Either way, the conditions are markedly improved from where they came from. They have a chance to live a more normal life, albeit in captivity.
A Note on Animal Tourism
One thing to be very cautious of is animal tourism in Southeast Asia. There are a lot of organizations that claim to be sanctuaries that are in it for profit and not the animals’ welfare.
So, be sure to do your homework if you love animals, Make sure that if you go to a place to see animals, the organization is legitimate and treating the animals well. In this case, there is no requirement to pay to see the bears. So, I don’t think it really applies in this situation.
Going to the Kuang Si Waterfall
You continue to hike through the jungle towards the falls and are greeted with the sound of rushing water and pops of crystal green color randomly through the woods. The hike is pretty flat with just a slight incline, though beware of roots as you make your way.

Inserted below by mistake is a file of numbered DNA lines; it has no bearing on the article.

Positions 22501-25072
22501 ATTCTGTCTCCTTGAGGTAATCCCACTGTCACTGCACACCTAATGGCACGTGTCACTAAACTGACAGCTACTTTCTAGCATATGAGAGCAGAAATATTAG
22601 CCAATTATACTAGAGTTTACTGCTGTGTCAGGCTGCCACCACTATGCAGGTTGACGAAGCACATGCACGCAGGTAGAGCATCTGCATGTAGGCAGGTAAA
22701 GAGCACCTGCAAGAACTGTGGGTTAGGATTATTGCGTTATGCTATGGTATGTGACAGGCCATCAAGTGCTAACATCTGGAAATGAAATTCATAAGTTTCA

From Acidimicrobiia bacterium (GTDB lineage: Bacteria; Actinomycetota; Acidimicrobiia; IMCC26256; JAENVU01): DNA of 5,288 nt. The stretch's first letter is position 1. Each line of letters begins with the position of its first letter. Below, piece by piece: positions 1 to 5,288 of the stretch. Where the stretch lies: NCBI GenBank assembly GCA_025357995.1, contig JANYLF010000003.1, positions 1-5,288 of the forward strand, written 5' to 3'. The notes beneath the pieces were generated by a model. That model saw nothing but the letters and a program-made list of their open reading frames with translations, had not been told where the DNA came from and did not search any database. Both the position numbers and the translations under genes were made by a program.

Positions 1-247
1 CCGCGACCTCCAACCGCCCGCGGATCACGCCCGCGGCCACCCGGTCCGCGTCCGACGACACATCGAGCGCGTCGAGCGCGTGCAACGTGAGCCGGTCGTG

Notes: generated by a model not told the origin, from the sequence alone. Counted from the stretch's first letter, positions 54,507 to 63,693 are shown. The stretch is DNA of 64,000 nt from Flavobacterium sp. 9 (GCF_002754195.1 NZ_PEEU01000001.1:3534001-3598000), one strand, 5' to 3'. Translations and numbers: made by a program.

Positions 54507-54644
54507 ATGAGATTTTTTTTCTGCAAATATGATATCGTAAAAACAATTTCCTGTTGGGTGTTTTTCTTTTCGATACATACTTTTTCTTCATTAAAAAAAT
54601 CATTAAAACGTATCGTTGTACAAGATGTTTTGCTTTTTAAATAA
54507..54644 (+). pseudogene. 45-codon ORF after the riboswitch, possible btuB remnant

There are three tiers of the main waterfalls. Each has a gorgeous blue-green pool that you can swim in made of limestone ledges. I went in December at the start of the dry season, and the water was extremely cold, so be prepared!
Given the heat and humidity in Luang Prabang, it was a really nice break. It felt really refreshing, and it’s a great trip to take.
The main, largest fall on the top has a drop of around 200 feet and is impressive. There is a bridge that spans this Laos waterfall to get pictures. It gets quite crowded, and you may need to wait for your ideal shot at certain times of the year. It can also get a bit slippery during the rain.
If you find yourself hungry, there are some industrious people selling snacks of different types here. I spent around three hours here and felt it was the right amount of time.
The Secret Waterfall
How I wish I had come across this blog post before my trip, but sadly, I didn’t. You may benefit from my finding it now, though! Apparently, there is a secret waterfall that many/most people don’t know about.